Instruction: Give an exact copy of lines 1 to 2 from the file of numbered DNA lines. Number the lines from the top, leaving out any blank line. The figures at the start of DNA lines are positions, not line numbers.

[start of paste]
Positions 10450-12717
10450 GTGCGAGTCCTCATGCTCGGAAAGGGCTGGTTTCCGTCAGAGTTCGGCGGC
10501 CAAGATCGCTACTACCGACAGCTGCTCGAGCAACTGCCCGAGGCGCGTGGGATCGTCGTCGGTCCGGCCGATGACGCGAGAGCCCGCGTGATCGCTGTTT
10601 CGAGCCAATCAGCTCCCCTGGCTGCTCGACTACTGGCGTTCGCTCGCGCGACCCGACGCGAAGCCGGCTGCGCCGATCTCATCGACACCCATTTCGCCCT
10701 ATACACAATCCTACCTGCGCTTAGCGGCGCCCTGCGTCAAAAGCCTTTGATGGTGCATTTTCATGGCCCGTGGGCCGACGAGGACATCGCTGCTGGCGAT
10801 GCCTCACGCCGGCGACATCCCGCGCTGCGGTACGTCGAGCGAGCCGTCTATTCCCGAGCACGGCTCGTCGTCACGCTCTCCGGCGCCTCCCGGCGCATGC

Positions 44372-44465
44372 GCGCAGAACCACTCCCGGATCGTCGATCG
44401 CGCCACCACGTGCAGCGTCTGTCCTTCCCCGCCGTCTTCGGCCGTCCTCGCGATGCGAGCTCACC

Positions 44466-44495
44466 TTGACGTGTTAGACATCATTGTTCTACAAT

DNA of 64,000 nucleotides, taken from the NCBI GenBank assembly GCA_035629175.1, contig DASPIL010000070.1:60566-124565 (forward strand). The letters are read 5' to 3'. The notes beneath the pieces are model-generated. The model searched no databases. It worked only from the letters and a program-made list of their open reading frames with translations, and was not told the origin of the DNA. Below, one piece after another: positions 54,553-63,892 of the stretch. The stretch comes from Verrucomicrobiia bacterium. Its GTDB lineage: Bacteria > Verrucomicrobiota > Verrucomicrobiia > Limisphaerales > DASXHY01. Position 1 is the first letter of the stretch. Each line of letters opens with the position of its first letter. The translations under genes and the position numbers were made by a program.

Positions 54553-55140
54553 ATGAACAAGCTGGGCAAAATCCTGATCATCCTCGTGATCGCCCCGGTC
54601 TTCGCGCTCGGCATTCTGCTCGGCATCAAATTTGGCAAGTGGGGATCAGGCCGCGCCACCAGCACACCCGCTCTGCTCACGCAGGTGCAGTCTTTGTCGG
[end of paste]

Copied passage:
Positions 10450-12717
10450 GTGCGAGTCCTCATGCTCGGAAAGGGCTGGTTTCCGTCAGAGTTCGGCGGC